Euro High-Yield Bonds Flirt With End of Longest Win Streak Since 2021

The longest winning run for euro high-yield company bonds since 2021 is under threat as troubles mount for Europe’s riskiest borrowers.

(Bloomberg) — The longest winning run for euro high-yield company bonds since 2021 is under threat as troubles mount for Europe’s riskiest borrowers.

Euro-denominated speculative-grade debt has enjoyed six months of positive returns, according to a Bloomberg index of the notes, but the gains have been steadily reducing and have now slipped to a 0.6% loss so far this month. It’s setting the asset class up for its first monthly loss since March, when Credit Suisse’s collapse roiled global markets.

It follows a choppy few days for global markets, with a gauge of credit risk for European junk firms initially surging on Wednesday after the yield on 30-year US Treasuries breached the 5% mark for the first time since 2007. The gauge remains at the highest level since May, according to the Markit iTraxx Crossover index.

“There are fears that credit markets will experience a tough time in the coming quarters,” said Gary Dugan, chief investment officer of Dalma Capital, in an Oct. 2 note. “High-yield in particular looks vulnerable to downside risks.”

Global high-grade company notes have also slipped into the red amid expectations from some of the biggest names in debt markets that defaults will rise in the coming years. That’s as riskier debt comes due for refinancing, even if current default rates remain low for now. Fitch Ratings is among those warning of higher default rates for leveraged finance in 2024, citing continuously high interest rates and slower global growth. 

See also: Franklin Templeton’s Cryer Awaits Wider Junk Spreads on Defaults

Higher rates for longer are “pretty terrible” for risk assets, Joshua Easterly, co-founding partner and co-president of alternative credit specialist Sixth Street, said at the Bloomberg Global Credit Forum in September.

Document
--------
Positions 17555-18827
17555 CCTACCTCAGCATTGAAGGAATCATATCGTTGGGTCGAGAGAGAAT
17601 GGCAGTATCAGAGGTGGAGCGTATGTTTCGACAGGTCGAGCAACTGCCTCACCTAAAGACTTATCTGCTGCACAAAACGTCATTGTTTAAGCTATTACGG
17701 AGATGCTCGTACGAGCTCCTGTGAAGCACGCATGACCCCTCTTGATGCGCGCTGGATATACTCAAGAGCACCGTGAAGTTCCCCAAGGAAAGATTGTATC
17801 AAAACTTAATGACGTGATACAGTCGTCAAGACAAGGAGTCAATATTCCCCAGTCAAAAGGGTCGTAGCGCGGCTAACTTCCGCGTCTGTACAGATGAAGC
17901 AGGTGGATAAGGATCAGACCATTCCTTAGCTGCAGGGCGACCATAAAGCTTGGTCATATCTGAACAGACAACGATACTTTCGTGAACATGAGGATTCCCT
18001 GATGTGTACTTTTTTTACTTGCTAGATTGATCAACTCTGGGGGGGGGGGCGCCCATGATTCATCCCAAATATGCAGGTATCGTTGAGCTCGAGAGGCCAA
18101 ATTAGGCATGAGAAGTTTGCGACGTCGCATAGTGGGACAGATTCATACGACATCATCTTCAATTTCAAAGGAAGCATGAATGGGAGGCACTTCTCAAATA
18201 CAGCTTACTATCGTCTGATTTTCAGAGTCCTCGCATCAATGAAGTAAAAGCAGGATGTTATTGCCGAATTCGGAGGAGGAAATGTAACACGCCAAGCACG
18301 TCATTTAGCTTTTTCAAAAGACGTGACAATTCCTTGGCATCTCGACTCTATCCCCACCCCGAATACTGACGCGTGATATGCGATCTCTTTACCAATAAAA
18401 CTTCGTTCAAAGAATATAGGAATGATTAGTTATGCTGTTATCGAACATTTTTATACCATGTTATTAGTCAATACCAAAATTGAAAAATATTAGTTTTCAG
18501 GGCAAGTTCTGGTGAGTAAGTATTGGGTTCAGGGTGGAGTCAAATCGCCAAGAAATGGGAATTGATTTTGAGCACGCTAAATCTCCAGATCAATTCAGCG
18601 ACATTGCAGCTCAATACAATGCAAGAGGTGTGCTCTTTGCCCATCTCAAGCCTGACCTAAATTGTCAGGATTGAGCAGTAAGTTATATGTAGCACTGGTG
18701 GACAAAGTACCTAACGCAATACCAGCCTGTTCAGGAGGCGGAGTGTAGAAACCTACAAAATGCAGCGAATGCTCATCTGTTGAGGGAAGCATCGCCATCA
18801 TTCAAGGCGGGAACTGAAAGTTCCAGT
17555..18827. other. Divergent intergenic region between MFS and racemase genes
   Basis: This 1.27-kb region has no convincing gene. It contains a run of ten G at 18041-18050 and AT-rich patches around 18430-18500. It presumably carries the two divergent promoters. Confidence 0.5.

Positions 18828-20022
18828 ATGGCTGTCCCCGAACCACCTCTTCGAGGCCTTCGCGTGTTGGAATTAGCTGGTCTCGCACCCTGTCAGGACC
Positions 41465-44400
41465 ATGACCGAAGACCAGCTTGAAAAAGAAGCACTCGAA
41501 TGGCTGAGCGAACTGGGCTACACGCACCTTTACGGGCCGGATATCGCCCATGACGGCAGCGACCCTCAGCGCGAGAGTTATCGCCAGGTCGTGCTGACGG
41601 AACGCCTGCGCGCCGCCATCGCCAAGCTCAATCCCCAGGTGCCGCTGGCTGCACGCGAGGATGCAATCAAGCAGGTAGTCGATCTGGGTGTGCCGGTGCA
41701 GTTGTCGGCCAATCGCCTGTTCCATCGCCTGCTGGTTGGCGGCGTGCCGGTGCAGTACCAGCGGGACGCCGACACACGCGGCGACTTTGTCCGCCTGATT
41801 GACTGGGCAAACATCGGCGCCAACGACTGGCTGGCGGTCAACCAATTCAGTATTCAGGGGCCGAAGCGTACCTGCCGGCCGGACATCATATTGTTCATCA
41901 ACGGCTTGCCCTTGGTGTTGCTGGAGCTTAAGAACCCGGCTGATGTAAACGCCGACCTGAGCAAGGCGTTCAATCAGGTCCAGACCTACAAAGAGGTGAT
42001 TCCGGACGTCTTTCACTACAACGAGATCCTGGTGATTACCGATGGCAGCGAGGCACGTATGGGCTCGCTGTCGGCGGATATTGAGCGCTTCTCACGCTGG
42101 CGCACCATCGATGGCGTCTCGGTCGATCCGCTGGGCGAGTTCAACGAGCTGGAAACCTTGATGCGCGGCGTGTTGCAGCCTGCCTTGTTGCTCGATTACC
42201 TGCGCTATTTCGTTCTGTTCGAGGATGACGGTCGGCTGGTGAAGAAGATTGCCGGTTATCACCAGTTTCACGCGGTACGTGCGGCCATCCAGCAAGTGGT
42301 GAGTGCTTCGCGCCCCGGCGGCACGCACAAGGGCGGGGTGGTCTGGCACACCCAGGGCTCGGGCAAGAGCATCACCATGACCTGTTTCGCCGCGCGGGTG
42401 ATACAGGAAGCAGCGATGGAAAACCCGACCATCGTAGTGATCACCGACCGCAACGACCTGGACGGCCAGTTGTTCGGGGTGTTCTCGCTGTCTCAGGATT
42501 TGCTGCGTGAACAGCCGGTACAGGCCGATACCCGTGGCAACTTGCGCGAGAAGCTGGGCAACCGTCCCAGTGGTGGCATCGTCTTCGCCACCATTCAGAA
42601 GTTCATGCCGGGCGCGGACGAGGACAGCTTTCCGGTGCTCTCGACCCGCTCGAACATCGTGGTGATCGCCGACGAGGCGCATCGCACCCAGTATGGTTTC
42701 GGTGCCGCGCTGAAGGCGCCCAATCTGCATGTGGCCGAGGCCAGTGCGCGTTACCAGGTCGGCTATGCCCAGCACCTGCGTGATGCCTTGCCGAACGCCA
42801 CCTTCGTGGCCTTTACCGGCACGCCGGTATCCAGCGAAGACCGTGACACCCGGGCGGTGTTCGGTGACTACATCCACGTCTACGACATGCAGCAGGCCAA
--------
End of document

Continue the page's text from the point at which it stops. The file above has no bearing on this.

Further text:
Back to Reality

The rising yield backdrop is offsetting all other drivers of income for holders of corporate debt, in what is a snap back to reality for investors in euro high-yield notes. 

Some advantages remain to holding the securities. That’s because euro corporate bonds tend to have a lower average duration than their dollar equivalents — that is, a reduced price sensitivity to changes in yields. The average maturity of bonds in Bloomberg’s euro high-yield corporate index is 3.65 years, compared with nearly five years for the dollar equivalent index, suggesting the latter are more likely to fall when rates rise.

“It’s fair to expect returns to turn negative as central banks stay higher for longer,” said Althea Spinozzi, senior fixed income strategist at Saxo Bank, in an interview. That’s because “the economy will tighten further, putting an enormous pressure on lower-rated bonds.”

Yet she favors euro high-yield, as the notes’ coupons are “still making up for any price weakness,” over equivalent dollar notes.

High-Yield Bulls

Others are also bullish on the notes’ performance through to year-end. A Bloomberg Intelligence survey showed 53% of respondents expect positive returns from corporate high-yield debt in the fourth quarter, while investors anticipating better returns in the asset class than for high-grade outnumber those expecting the reverse. Even so, nearly a third of the respondents are underweight euro high-yield.

“Corporate earnings and rate hikes are seen as pivotal for returns,” Bloomberg Intelligence’s Mahesh Bhimalingam and Heema Patel wrote.

In what’s been a subdued year for issuance of high-yield corporate debt in Europe, volume has reached about €62 billion ($65 billion), the second-lowest annual sales on record behind 2022, according to Bloomberg’s EMEA corporate high-yield bond league table dating back to 2012. It follows a record year for sales in 2021, when firms seized on a variety of sentiment-boosting central bank tools, including asset-purchase programs and interest rate cuts, to raise a record amount of debt.

To be sure, euro high-yield firms’ spreads have been range-bound between about 400-450 basis points since the summer. Barclays Plc strategists led by Craig Nicol expect them to stay there through to year-end assuming no macro surprises, according to a Sept. 22 note. “Valuations with respect to spreads do not look hugely different versus where they were at the end of June,” they said. 

They’re more optimistic on the returns outlook, because the mix of high all-in-yields and falling duration is “creating a powerful forward total return profile” that offers attractive compensation for the risk of spread or rate shocks over the medium term.

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